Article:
The freezer plays an important part in our kitchens; different types of food can be stored for months and be there when you need them.
So, what do you freeze in your freezer?
I certainly don’t buy prepared frozen meals, so here is what you’ll find in mine:
To the left is a chart of my usual storage system, but there are naturally some exceptions to it (though not as many as in French grammar!)
It refers to my first post: The Time-Saving Vegetables Rule
Whether cooked or uncooked, most proteins can be stored in the freezer: Meat, Fish, Cheeses, Eggs (not whole).
I always freeze meat and fish uncooked and into 4-person portions, so each time I will defrost only the quantity needed for our family meals.
Bread also stores well in the freezer.
Even that fantastic Baguette “Tradition” I wrote about in the post:
If you let it defrost overnight on the kitchen counter, it will be like fresh the next morning.
If you warm it up for 2 minutes in the oven once completely defrosted, it will also have the same fragrance as newly baked ones.
I usually only freeze vegetables that will be cooked or baked afterwards, in stews or quiches for example.
Most defrosted vegetables tend to be mushy, but that won’t matter for those types of recipes.
I do buy frozen peas and spinach because they freeze well and they are handy “back-up” vegetables to have on hand when you run out of fresh ones.
I also always freeze leftover meals...if there’s any left!
When freezing and defrosting food, I follow these basic safety rules:
• If I want to freeze the meat or fish I’ve just bought at the store, I do it immediately, i.e. without letting it sit in my fridge for days.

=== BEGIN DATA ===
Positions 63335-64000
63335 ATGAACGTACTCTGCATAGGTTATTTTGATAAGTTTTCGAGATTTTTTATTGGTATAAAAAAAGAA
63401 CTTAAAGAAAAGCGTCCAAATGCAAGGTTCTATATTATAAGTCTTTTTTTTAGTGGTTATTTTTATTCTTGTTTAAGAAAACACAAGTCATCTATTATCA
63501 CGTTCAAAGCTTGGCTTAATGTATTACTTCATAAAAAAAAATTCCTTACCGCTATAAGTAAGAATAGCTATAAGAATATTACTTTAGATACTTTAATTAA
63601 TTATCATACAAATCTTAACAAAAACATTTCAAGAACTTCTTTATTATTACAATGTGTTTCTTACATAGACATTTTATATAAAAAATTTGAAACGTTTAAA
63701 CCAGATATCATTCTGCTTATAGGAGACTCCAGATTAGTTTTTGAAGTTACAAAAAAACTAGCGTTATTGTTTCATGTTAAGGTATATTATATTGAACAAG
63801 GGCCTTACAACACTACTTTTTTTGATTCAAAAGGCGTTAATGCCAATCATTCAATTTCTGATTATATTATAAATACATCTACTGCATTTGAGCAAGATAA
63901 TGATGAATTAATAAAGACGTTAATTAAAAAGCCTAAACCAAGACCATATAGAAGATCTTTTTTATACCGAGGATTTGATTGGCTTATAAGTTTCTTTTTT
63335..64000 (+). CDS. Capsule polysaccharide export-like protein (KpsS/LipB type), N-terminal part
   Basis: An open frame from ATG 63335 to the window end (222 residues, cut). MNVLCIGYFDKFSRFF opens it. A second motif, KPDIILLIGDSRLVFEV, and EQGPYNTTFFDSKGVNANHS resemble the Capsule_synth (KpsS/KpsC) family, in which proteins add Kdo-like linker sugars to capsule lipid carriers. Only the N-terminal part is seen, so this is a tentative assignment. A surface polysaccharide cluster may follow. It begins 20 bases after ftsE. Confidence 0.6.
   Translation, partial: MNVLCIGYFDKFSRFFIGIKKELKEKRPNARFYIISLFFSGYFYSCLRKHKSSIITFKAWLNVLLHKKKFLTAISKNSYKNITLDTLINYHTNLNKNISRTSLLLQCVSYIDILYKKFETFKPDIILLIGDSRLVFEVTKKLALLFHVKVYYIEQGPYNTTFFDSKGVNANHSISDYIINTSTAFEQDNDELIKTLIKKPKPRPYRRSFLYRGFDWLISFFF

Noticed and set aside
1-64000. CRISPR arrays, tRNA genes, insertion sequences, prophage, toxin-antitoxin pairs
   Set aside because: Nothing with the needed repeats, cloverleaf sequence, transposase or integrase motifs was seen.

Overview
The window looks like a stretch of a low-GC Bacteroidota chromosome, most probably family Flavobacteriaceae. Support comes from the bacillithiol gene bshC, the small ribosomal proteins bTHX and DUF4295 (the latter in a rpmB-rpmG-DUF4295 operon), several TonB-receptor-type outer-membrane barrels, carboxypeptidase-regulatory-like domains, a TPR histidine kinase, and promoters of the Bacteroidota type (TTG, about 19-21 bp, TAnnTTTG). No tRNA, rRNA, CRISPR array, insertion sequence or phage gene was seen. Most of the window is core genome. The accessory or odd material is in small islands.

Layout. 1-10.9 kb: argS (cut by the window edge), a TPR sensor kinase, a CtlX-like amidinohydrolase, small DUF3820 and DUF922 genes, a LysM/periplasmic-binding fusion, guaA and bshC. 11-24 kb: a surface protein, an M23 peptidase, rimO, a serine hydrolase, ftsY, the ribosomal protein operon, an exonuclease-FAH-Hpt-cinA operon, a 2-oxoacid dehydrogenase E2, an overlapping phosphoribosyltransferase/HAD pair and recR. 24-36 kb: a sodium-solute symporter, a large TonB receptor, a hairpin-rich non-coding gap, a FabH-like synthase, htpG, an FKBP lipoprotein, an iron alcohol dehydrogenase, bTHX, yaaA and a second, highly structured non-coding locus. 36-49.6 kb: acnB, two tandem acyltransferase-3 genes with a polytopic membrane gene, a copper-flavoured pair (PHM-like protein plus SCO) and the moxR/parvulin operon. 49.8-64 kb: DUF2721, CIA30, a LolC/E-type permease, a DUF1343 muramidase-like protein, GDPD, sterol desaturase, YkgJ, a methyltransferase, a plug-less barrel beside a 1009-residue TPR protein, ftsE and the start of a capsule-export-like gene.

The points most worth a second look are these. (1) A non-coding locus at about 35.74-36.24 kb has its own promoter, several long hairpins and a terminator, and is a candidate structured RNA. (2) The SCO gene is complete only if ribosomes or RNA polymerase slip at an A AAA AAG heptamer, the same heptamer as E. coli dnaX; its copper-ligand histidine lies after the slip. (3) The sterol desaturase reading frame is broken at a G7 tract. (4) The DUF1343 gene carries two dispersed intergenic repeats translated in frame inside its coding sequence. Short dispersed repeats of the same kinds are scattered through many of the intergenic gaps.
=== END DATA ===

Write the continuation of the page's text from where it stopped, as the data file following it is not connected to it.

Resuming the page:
• It’s best not to thaw food on the kitchen counter at room temperature, but I do. However I always make sure to put them in the fridge once they are completely defrosted.
• I never re-freeze thawed food.
• Food can be refrozen though if it has been gradually thawed in the refrigerator, but I never do this.
This is an additional safety precaution I always use:
We have a lot of lightning storms here in the region, especially during the end of the summer, and often the electricity gets cut off.
So this is what I do to make sure the food in the freezer is safe, especially if we are not at home or we are traveling.
I always leave a cup filled with ice cubes in the freezer.
If on our return I find a frozen cup of water instead of the ice cubes, then I know something happened.
The temperature was not maintained at freezing level, and so the food is no longer safe to eat.
In using the freezer, what really helps me to save time with the daily meal-making are the Base Ingredients and the Stocks that I prepare and freeze over a boring and rainy weekend.
Just 1 hour spent every second month makes me save hours on a weekly basis:
• Mirepoix: Carrots, Onions and Celery
• Grated parmesan